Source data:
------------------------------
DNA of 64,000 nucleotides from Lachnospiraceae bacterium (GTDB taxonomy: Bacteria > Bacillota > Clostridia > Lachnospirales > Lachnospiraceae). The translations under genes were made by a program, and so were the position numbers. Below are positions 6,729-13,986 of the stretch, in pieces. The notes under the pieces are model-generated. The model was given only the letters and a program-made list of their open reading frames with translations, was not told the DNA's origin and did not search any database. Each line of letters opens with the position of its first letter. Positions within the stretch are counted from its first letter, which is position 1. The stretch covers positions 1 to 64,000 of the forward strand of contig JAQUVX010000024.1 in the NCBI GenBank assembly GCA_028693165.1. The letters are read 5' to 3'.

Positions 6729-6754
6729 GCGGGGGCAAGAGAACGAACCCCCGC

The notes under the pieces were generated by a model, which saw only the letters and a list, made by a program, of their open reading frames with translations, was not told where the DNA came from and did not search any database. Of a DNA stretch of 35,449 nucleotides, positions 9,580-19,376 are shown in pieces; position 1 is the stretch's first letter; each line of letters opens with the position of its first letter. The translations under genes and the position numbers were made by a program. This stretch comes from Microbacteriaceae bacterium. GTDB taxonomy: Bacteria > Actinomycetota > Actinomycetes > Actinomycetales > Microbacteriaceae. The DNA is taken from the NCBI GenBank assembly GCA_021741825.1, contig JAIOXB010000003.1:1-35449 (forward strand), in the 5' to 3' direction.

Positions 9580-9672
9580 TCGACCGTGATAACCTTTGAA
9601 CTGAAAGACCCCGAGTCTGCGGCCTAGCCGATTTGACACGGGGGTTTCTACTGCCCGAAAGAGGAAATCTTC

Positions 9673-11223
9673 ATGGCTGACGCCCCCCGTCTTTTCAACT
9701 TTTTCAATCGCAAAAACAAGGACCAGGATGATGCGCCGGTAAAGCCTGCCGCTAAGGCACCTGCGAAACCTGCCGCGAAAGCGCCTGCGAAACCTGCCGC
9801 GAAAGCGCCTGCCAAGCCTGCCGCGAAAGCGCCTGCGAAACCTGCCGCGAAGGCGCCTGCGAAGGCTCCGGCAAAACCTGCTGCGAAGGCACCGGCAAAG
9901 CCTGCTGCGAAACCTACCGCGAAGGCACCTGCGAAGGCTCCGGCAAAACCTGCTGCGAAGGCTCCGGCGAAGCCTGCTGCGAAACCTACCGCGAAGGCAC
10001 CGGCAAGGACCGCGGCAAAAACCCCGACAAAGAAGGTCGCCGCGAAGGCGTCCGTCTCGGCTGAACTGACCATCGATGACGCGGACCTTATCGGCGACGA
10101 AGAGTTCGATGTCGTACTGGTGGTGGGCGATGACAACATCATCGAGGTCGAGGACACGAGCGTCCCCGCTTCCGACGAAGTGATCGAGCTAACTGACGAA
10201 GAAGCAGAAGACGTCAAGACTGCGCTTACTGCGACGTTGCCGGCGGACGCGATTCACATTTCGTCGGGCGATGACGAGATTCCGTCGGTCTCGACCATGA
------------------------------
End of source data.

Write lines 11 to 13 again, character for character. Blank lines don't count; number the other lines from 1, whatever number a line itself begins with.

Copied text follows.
9801 GAAAGCGCCTGCCAAGCCTGCCGCGAAAGCGCCTGCGAAACCTGCCGCGAAGGCGCCTGCGAAGGCTCCGGCAAAACCTGCTGCGAAGGCACCGGCAAAG
9901 CCTGCTGCGAAACCTACCGCGAAGGCACCTGCGAAGGCTCCGGCAAAACCTGCTGCGAAGGCTCCGGCGAAGCCTGCTGCGAAACCTACCGCGAAGGCAC
10001 CGGCAAGGACCGCGGCAAAAACCCCGACAAAGAAGGTCGCCGCGAAGGCGTCCGTCTCGGCTGAACTGACCATCGATGACGCGGACCTTATCGGCGACGA